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April

Notes from second day of IASB-FASB joint meeting

29 Apr 2006

The International Accounting Standards Board and the US Financial Accounting Standards Board held a joint meeting at in London on Thursday and Friday 27 and 28 April 2006. Click here for the preliminary and unofficial Notes Taken by Deloitte Observers at the Joint IASB-FASB Meeting. .

The International Accounting Standards Board and the US Financial Accounting Standards Board held a joint meeting at in London on Thursday and Friday 27 and 28 April 2006. Click here for the preliminary and unofficial Notes Taken by Deloitte Observers at the Joint IASB-FASB Meeting.

Update on the use of IFRSs in Sri Lanka

29 Apr 2006

The South Asian Federation of Accountants sponsored the First South Asian Accounting Summit on 18-19 April 2006 in Karachi, Pakistan.

Representatives of the Institute of Chartered Accountants of Sri Lanka (ICASL) presented an update on the adoption of IFRSs in Sri Lanka. Sri Lanka has adopted many of the IASs/IFRSs and has kept most of them current including the IASB improvements. Our Sri Lanka Page has a table listing the status of adoption of each IAS and IFRS in Sri Lanka. A summary of the differences is as follows:
  • Sri Lanka has not yet adopted IAS 29, IAS 32, IAS 39, or IAS 41.
  • Nor has Sri Lanka adopted IFRS 1, IFRS 2, IFRS 4, IFRS 6, or IFRS 7.
  • The Sri Lankan adopted versions of IAS 1, IAS 19, and IAS 38 do not reflect the latest IASB versions.
  • Sri Lanka has retained its version of IAS 25 Accounting for Investments, which was replaced by IAS 39.
  • Sri Lanka has issued standards on Plantations and on Revenue Recognition and Disclosures in the Financial Statements of Finance Companies, which have no IFRS equivalent.
Sri Lanka has a separate Sri Lankan Accounting Standard for Smaller Enterprises (SLASSE).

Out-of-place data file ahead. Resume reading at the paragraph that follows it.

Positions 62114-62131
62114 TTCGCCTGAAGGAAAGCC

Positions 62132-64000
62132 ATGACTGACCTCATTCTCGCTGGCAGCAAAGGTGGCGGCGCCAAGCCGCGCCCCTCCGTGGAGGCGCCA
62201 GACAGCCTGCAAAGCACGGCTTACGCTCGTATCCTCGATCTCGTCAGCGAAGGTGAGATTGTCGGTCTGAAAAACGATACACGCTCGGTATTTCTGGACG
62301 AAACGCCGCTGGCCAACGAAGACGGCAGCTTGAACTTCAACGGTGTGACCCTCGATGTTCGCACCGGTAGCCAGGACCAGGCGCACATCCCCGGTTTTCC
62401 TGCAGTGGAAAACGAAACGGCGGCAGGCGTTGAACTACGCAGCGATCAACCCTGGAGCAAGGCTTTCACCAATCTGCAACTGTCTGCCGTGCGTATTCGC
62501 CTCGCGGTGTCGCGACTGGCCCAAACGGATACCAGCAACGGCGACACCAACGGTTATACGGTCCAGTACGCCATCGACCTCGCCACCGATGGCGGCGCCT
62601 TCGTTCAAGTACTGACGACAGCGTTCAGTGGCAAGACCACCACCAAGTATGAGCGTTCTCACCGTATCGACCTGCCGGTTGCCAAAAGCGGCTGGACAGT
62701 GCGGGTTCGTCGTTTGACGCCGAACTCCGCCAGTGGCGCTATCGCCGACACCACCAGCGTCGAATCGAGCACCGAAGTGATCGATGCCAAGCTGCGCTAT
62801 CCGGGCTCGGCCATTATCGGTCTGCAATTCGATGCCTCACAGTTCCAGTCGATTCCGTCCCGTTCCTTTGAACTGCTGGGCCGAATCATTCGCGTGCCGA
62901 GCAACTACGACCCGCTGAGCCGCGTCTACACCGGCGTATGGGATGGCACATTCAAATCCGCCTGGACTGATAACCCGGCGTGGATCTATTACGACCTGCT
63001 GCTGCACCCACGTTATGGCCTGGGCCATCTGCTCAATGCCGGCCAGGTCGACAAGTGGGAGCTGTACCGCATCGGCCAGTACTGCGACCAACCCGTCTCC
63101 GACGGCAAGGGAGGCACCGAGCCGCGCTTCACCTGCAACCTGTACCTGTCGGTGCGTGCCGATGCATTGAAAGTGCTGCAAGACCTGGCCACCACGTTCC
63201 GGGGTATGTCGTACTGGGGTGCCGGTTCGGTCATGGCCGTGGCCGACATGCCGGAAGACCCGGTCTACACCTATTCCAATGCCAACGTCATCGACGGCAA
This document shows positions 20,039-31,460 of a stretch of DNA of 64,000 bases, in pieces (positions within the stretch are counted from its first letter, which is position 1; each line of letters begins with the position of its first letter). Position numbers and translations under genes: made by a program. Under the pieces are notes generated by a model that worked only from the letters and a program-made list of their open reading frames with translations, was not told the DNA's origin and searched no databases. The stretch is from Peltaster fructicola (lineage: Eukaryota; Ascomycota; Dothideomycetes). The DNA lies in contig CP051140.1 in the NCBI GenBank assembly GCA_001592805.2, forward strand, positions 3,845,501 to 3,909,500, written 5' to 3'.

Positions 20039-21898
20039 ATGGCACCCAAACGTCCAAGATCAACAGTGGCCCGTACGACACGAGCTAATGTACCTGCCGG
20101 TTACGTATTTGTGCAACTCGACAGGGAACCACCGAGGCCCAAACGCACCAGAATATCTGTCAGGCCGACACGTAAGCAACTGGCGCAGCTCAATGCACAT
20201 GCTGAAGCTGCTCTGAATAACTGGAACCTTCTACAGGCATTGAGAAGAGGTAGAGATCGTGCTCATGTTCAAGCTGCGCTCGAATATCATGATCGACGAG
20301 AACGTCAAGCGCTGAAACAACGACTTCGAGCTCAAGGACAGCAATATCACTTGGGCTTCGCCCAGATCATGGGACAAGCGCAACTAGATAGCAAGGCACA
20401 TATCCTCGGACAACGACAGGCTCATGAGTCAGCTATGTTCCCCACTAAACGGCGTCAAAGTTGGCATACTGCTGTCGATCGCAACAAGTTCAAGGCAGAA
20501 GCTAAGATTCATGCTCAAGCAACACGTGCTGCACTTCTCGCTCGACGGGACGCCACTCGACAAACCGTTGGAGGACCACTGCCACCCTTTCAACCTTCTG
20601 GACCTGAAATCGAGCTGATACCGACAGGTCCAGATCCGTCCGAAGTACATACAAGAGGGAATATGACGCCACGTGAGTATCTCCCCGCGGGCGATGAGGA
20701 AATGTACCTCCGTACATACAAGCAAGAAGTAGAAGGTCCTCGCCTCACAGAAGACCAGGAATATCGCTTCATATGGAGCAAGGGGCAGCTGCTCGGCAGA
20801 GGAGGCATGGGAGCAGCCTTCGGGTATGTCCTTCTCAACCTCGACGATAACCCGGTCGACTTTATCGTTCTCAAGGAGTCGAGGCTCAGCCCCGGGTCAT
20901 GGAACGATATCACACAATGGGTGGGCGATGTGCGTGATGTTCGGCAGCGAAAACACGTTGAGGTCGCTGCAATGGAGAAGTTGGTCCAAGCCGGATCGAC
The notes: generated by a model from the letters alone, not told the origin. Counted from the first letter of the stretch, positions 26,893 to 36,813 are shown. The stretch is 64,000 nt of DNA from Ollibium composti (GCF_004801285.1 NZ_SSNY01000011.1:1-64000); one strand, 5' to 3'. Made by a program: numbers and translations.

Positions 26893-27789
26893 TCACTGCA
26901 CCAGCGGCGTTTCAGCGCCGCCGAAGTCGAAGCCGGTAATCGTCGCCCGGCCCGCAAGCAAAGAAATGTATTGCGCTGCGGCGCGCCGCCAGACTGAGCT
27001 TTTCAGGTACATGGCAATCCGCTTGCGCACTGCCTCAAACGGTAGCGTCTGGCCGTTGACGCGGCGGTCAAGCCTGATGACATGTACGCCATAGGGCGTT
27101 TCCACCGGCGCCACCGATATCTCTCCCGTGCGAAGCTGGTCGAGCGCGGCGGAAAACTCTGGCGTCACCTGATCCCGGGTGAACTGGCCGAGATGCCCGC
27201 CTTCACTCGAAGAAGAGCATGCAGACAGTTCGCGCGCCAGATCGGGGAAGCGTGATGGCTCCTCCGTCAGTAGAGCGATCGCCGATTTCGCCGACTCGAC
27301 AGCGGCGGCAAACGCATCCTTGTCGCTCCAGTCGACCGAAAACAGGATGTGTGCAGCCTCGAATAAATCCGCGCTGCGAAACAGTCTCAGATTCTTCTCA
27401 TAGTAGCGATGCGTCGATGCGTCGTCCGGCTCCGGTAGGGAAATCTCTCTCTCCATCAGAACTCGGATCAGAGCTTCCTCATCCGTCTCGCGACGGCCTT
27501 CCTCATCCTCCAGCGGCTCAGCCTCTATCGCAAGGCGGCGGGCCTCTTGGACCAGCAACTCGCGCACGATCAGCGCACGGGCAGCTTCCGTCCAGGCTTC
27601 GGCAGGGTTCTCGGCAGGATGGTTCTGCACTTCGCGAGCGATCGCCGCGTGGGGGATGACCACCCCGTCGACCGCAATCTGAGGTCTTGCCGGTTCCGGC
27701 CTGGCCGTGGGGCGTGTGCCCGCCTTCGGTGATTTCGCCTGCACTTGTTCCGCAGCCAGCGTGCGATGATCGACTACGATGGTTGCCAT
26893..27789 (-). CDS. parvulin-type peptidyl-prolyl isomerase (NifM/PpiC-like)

Notes from day 1 of IASB-FASB joint meeting

28 Apr 2006

The International Accounting Standards Board and the US Financial Accounting Standards Board held a joint meeting at in London on Thursday and Friday 27 and 28 April 2006. Click here for the preliminary and unofficial Notes Taken by Deloitte Observers at the Joint IASB-FASB Meeting. .

The International Accounting Standards Board and the US Financial Accounting Standards Board held a joint meeting at in London on Thursday and Friday 27 and 28 April 2006. Click here for the preliminary and unofficial Notes Taken by Deloitte Observers at the Joint IASB-FASB Meeting.

Two publications from the PCAOB

28 Apr 2006

The United States Public Company Accounting Oversight Board (PCAOB) has issued the following two publications: (PDF 39k).

This overview provides guidance on applying AS 4. Section 404 of the Sarbanes-Oxley Act of 2002 requires public companies to report annually on the effectiveness of the company's internal controls. The company's independent auditor must report on that assessment. AS No. 4 describes the steps to be used by auditors when a company voluntarily engages them to report on whether a material weakness, previously identified in the annual Section 404 report, no longer exists.
  • (PDF 64k). This document provides the PCAOB staff's opinions on issues related to the implementation of the PCAOB funding rules. There are 232 questions and answers.
  • Nominees sought for EFRAG TEG

    27 Apr 2006

    The Supervisory Board of the European Financial Reporting Advisory Group has invited nominations for appointment to EFRAGs Technical Expert Group.

    The appointment would be to replace one member whose term expires 14 July 2006. Nominations are sought by 1 June 2006.

    Click for Announcement (PDF 29k).

     

    Deadline – World Congress of Accounting Educators papers

    27 Apr 2006